I could not find this place the first time I went to the Parthenon, but I went after the meeting on Sunday. Because the shorter path was closed, I hiked uphill, taking a strenuous, roundabout route. Getting to the top was really an unforgettable experience; I was sunburned with achy legs and in a full-length dress not exactly suited for such a hike (it would have been too much time to go to hotel). But the idea that Paul set foot on the same rock to teach, and that we are doing exactly what he did by preaching God's kingdom gave me a profound sense of fulfillment. To top off the experience, I asked a Chinese girl to take my picture, and passed her a Paradise tract, which she gratefully accepted.
Areopagus Rock

Plaque in Greek describing the account of Acts 17

Best Moment #2
Watching the Aegean sea while onboard the star ferry
I have never experienced anything quite as beautiful as the dark blue, clear waters of the Aegean Sea. 
Approaching Santorini from Athens by ferry was just wonderful....being surrounded by the sea really gives one a sense of deep peace and contentment.
It was a blessing to be on the sea, thanks to Jehovah and to my generous mother. I was getting a bit tired of the concrete jungle of Buenos Aires.

Best Moment #3
The bus ticket counter
After arriving to the main bus terminal on Santorini island, we had to catch another bus to our hotel. We were looking for here to buy tickets and found this place.
We counted that the "tickets on the bus" sign was posted 9 times on this small space...hahaha...obviously the locals were tired of answering the same questions over and over again, especially on where to buy tickets.

Best moment #4
Hiking from Fira to Imerovigli
On TripAdvisor,  Santorini is described as a hiker's paradise.
And it really is!
I have never enjoyed hiking so much as I have enjoyed it here...especially when you are rewarded with unforgettable views. My mom and I hiked leisurely for about 2 hours, and then boarded a bus to Oia to view the famous sunset. It was a perfect day!

Wednesday, September 26, 2012

Above and below in the Bible Land

Fun and significant happenings for the past two days:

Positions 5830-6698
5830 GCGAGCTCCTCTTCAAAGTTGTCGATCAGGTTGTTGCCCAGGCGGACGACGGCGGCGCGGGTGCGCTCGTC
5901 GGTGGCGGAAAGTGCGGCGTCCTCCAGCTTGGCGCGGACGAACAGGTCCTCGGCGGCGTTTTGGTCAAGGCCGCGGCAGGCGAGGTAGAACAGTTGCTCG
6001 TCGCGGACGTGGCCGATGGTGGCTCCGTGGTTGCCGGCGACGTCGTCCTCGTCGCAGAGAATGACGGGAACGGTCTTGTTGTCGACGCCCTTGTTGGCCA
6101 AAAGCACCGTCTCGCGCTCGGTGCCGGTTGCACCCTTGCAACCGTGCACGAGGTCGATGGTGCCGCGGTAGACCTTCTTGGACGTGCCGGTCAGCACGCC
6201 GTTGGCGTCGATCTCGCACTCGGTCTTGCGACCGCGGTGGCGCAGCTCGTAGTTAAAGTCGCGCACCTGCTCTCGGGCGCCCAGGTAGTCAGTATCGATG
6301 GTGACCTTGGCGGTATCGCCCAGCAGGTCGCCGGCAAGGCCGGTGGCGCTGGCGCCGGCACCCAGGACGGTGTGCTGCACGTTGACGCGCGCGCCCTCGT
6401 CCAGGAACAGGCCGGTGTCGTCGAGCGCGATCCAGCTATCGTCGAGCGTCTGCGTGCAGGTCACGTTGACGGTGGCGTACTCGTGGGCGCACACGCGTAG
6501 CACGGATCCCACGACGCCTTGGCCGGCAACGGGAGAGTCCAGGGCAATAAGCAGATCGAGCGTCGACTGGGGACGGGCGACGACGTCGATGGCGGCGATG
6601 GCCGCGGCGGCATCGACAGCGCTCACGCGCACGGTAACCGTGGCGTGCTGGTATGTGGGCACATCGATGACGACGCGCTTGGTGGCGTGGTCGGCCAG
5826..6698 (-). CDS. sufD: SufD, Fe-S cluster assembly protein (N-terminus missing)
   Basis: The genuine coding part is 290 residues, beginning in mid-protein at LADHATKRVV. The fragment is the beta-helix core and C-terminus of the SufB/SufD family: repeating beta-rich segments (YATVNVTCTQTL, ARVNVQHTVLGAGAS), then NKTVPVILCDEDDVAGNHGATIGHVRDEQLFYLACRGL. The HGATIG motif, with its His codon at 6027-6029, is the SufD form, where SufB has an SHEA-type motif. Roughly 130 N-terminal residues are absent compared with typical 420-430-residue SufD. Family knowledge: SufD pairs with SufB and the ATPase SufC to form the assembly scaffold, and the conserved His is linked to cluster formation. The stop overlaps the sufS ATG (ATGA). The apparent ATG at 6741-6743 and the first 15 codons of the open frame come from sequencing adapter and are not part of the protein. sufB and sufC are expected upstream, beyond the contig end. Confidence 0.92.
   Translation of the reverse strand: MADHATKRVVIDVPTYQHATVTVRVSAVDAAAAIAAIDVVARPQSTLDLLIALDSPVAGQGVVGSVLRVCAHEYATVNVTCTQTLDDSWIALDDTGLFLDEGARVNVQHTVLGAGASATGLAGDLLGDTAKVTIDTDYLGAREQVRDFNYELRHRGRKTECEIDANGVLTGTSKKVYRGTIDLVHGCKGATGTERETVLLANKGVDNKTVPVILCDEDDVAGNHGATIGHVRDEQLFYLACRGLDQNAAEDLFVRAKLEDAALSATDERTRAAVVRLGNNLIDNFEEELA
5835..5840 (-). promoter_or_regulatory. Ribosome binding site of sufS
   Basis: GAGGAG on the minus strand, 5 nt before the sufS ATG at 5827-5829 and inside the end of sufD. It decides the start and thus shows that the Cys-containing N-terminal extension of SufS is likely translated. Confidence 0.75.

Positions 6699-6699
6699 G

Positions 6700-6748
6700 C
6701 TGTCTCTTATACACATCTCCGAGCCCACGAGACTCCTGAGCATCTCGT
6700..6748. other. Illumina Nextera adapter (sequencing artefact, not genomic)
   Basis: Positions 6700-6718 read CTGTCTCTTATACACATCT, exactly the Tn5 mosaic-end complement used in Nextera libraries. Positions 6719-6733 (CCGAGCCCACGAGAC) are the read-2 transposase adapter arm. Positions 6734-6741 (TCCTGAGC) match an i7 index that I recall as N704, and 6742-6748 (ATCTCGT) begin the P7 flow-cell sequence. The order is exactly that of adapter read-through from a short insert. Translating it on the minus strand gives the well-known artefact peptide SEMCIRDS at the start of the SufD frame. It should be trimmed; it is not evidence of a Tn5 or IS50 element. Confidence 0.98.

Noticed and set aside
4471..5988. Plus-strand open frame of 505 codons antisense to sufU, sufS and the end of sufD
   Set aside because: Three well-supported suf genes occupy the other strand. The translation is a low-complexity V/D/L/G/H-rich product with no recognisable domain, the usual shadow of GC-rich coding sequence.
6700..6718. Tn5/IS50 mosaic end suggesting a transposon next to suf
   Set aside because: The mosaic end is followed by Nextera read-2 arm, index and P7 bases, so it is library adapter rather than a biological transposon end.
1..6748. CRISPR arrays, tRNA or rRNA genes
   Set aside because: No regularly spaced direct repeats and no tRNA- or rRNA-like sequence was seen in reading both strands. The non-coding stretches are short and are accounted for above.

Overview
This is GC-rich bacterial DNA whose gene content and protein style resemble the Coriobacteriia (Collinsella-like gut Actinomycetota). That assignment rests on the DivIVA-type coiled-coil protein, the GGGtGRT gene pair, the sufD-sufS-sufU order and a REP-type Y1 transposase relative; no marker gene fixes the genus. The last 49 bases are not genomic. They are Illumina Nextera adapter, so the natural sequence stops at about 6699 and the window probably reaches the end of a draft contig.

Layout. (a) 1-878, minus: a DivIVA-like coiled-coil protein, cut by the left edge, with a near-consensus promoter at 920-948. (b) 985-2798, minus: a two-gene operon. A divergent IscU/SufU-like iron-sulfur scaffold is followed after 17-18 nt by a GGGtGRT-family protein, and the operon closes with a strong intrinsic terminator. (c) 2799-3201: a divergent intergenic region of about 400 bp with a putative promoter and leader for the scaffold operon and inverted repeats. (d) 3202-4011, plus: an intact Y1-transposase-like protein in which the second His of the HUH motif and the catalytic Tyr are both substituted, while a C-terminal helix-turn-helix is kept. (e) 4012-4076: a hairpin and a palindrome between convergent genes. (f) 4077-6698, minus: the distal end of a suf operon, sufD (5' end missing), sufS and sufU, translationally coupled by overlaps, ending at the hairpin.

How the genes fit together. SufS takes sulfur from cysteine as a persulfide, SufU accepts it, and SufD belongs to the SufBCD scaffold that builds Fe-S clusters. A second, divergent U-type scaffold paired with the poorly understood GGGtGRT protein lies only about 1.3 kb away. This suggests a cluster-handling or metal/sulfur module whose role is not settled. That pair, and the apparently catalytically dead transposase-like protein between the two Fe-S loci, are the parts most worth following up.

1. I had to get up at 4:30 in the morning to get on the hour-long balloon ride overlooking Cappadocia, where first century Christians settled for sometime.
2. Ducked underground to visit tunnels dating back to the hittites
3. Explored ruins of ephesus & hieropolis
4. Soaked in the waters of Pamukale's mineral waters

Tonight is my last night in Ephesus. Visiting the ruins of the Artemis temple and the theater where silversmiths revolted against Paul really made the Bible account just come alive!
it also made me realize how far true worship has spread. One wt article on Ephesus reminded readers to reflect on the endurance of the Christians in the hostile environment of Ephesus, and how just as false religion came to an end there, it will come to an end on a global scale.
Funny short story....
Since we can't communicate in turkish, we have been using the Temple of Artemis as our reference point to get back to our hotel, because it is a 5 -minute walk to the temple ruins. It dawned on me today that I probably won't ever have the opportunity again to use the Temple of Artemis as a reference point!

Sunday, September 23, 2012

The Icing on the Cake

This morning, we got up at 4:30am to take our flight to Cappadocia. After arriving, the hotel transfer shuttle drove for over an hour to reach our hotel. We are resting up from the long morning, in a room that has a 300-year old history!
In a glance, yesterday's events.

Day 6
We really learned to use the various modes of transportation to get around Istanbul, and found everything very accessible.

We took the tramway, funicular, and taxi to visit Chora Church, which was preserved from the 11th century. I just loved the mosaic art.

We also went to Dolmabahçe Palace, which was built with a definite European flair. Too gaudy for my taste. I definitely felt this museum was overrated. It was very hot in the palace, which made it difficult to concentrate on the obligatory tour. The tour guide's english, or "turkglish" was really hard to understand.
Towards the middle of the tour my mom and I quietly escaped. We were rewarded with this magnificent view of the Bosphorus Strait.
From here, we stumbled upon a ferry cruise that toured the Bosphorus Strait for around $7USD per person. Very good deal, and what a lovely view!! That cruise was definitely one of the highlights of the trip.
On a side note,  I forgot to mention that we were able to see an original of the Ishtar Gate of Babylon in the Archaeological Museum the other day...
After our lovely cruise, we took the bus and got lost in some obscure area, but found our way to where we could take the tramway to our hotel. We made an unexpected discovery some beautiful ancient city walls.

The diet continues:
#10 Pita bread with doner kebab chicken meat
#11 Lovely custard dessert with Turkish tea at the palace
#12 I think this was a pork kebab sandwich we had after docking on the Kabatas port. It was wonderful!

#13  Bread pretzel. Not my personal favorite but if you are hungry, it's good to chew on.

We were rewarded with a lovely sunset at the end of our long day